• Read one or more books written by the author.
  • Read a book written in the country or time period of the author.


I'm looking forward to reading The Far Pavilions:



"A magnificent romantic/historical/adventure novel set in India at the time of mutiny. The Far Pavilions is a story of 19th Century India, when the thin patina of English rule held down dangerously turbulent undercurrents. It is a story about and English man - Ashton Pelham-Martyn - brought up as a Hindu and his passionate, but dangerous love for an Indian princess. It's a story of divided loyalties, of tender camaraderie, of greedy imperialism and of the clash between east and west."

Learn more about M.M. Kaye through New York Times Behind the Best Sellers, Summer of the Child of Raj, and A tribute to MM Kaye, Shimla-born British writer.

“What could be more entrancing than a carefree nomadic existence 
camping, moving, exploring strange places and the ruins of 
forgotten empires, sleeping under canvas or the open sky, and giving no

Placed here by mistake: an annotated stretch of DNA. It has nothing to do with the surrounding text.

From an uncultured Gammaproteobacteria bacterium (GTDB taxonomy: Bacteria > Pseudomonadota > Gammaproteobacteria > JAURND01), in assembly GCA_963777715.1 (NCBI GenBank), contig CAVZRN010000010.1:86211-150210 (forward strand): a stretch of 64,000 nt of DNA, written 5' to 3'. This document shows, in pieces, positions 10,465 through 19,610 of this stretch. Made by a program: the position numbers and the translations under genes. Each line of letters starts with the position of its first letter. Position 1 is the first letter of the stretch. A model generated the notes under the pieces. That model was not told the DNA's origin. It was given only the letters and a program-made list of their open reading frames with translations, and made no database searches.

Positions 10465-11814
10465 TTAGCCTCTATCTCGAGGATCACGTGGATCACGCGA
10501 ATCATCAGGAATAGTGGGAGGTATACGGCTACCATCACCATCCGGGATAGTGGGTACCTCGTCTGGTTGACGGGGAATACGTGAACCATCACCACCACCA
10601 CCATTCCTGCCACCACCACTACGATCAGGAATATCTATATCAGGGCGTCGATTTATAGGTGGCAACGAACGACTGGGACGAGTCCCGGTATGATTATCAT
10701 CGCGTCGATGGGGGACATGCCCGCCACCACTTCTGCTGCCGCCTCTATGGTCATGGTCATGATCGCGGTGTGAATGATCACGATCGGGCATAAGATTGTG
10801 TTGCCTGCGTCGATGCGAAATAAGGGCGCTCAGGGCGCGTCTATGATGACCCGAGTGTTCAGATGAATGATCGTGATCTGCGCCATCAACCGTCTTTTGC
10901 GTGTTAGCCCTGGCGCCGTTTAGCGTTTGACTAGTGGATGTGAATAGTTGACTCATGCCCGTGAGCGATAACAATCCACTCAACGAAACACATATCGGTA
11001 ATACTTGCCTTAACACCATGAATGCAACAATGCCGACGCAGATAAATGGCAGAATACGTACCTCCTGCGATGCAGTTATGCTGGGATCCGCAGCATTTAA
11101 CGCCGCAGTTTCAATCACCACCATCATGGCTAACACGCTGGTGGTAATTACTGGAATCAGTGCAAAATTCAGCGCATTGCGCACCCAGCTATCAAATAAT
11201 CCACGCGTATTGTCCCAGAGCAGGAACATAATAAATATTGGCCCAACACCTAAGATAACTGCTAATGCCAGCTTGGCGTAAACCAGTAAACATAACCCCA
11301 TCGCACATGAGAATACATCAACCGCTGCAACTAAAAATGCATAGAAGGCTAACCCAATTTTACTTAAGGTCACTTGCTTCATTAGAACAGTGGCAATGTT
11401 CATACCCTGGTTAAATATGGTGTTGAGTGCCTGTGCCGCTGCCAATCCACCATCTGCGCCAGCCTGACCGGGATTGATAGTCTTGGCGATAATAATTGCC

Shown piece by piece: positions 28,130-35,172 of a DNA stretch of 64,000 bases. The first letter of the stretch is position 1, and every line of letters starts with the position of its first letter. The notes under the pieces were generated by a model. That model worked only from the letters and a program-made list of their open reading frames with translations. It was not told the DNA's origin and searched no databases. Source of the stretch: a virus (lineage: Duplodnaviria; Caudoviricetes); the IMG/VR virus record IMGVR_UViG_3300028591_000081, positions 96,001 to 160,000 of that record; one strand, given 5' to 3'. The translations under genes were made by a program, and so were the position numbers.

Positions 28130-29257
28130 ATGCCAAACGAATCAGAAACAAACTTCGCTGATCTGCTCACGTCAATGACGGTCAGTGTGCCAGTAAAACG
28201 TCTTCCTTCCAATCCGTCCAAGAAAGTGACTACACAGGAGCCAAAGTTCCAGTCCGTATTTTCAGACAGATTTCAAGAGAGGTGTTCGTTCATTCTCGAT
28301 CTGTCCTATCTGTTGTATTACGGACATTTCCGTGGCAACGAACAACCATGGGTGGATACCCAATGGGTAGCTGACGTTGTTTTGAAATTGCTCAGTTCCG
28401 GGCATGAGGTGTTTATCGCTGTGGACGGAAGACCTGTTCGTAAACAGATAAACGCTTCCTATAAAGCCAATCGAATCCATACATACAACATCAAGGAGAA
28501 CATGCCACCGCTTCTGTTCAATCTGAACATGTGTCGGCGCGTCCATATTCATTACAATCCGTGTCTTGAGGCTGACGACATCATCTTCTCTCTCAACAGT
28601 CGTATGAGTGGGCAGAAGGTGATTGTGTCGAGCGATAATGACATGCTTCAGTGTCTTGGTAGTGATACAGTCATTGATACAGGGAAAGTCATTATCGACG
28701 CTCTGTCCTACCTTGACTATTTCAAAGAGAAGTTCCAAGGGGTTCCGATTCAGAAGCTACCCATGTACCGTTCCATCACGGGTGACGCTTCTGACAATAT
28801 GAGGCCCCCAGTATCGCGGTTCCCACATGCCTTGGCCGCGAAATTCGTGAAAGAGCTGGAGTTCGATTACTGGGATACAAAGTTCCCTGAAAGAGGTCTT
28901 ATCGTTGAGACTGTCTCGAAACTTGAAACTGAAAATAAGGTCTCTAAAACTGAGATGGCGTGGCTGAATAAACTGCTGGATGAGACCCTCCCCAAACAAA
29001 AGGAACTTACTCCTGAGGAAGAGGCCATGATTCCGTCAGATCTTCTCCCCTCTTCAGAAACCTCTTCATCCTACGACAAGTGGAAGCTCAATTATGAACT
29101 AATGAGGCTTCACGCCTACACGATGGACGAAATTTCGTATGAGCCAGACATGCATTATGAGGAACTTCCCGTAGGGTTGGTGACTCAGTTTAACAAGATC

thought to the conventions and restriction of the modern world?”
Far Pavilions - M.M. Kaye




Happy reading!


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Sunday, June 21, 2020

BW25: Happy Father's Day



Exhibit of Bil Keane in the McCormick-Stillman Railroad park in Scottsdale, Az



My Dad

By

Vicky Frye




If I could write a story,
It would be the greatest ever told.
I’d write about my daddy,
For he had a heart of gold.
My dad, he was no hero
Known around this world.
He was everything to me,
For I was his baby girl.
I’d write about the lessons.
He taught me right from wrong.
He instilled in me the values
That one day I’d be strong.
He taught me to face my fears,
Take each day as it comes,
For there are things that we can’t change.
He would say what’s done is done.
He would say hold your head up high,
Carry yourself with pride.
Thanks to him, I am somebody,
I will never run and hide.
If I could write a story,
It would be the greatest ever told.
I’d write about my daddy,


Happy Father's Day to all our dads.

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Sunday, June 14, 2020